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1975: Horror underground
On 28 February 1975 a London Underground train crashed at Moorgate station, killing 43 and injuring many more.

The train, arriving from Drayton Park, was packed with commuters when it overshot the platform and ploughed into a dead-end tunnel.

The intense heat and twisted wreckage meant the last passenger was not rescued until late in the evening.

Here are six accounts from people caught up in the disaster.

Javier Gonzalez
Javier Gonzalez, survivor
The train was not very busy and because I knew the exit at Moorgate was close to the front of the train I got into the front carriage and found myself a seat, next to the second set of doors.

I was reading my newspaper and I did not notice how far we were from Moorgate. Nothing was wrong until the train shuddered and I leant a little forward, because of the movement of the train.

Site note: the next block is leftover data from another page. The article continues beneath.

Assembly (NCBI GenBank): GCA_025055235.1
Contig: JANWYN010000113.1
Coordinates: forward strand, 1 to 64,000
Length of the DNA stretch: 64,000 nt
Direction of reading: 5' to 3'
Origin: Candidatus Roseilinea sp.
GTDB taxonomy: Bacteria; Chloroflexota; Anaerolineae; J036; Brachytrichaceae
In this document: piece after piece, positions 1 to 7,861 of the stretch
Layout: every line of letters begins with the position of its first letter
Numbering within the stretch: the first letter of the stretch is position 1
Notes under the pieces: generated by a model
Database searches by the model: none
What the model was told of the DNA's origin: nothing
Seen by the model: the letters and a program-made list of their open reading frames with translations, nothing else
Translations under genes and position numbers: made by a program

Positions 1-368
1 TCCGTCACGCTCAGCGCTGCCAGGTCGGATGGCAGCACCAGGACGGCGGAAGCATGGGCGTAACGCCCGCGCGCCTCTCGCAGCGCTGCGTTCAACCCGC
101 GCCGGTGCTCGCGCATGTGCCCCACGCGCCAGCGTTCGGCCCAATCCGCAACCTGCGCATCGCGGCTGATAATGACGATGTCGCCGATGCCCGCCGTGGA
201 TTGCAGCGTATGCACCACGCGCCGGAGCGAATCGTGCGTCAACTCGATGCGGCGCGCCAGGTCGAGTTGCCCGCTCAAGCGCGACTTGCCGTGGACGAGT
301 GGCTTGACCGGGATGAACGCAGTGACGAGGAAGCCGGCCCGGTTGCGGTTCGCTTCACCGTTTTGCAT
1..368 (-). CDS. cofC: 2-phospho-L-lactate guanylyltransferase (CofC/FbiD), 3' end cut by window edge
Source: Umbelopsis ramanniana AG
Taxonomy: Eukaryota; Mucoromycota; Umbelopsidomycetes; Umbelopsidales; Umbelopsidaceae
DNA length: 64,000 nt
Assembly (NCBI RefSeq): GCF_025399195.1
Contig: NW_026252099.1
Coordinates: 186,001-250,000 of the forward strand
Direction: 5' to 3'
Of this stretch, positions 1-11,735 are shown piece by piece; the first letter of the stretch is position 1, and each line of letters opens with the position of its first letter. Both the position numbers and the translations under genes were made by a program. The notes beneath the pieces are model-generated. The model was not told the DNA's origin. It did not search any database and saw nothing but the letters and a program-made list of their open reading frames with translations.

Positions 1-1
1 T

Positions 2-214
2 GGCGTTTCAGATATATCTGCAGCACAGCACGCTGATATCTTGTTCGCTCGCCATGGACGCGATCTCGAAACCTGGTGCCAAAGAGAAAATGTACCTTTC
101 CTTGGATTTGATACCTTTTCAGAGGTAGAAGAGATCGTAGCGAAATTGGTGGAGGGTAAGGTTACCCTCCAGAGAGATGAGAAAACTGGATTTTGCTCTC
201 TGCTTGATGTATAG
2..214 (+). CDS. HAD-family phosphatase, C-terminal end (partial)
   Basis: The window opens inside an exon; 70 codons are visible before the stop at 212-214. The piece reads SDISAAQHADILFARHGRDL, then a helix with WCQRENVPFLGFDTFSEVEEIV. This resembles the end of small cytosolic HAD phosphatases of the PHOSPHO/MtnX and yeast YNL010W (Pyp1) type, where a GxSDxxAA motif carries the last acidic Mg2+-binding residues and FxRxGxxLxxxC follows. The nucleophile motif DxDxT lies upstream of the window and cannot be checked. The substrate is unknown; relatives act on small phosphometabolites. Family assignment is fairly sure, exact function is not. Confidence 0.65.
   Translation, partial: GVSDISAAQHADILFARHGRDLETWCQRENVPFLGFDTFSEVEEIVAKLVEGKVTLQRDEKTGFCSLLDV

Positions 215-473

Just above my newspaper I saw a lady sitting opposite me and then the lights went out. I have the image of her face to this day. She died.

As darkness came, there was a very loud noise of the crash, metal and glass breaking, no screams, all in the fraction of the second, one takes to breathe in. It was all over in no time.

After the sudden impact I went to a place which seemed very white and peaceful. I was kind of floating in the air, happy, but then went to another place, very hot, full of screams and I did not want to be there.

I had been knocked unconscious and have no further memory until I heard a shout in the distance: "Is there anybody else there?" And there was complete silence. Then my conservation instinct made me shout back: "Yes, I am here!"

The voice from the distance shouted again asking: "Can you move?" I had my hands near my shoulders and I tried to lift myself up, but I could not because of pain. I was not fully conscious, did not know where I was, but I shouted back: "No, I cannot move".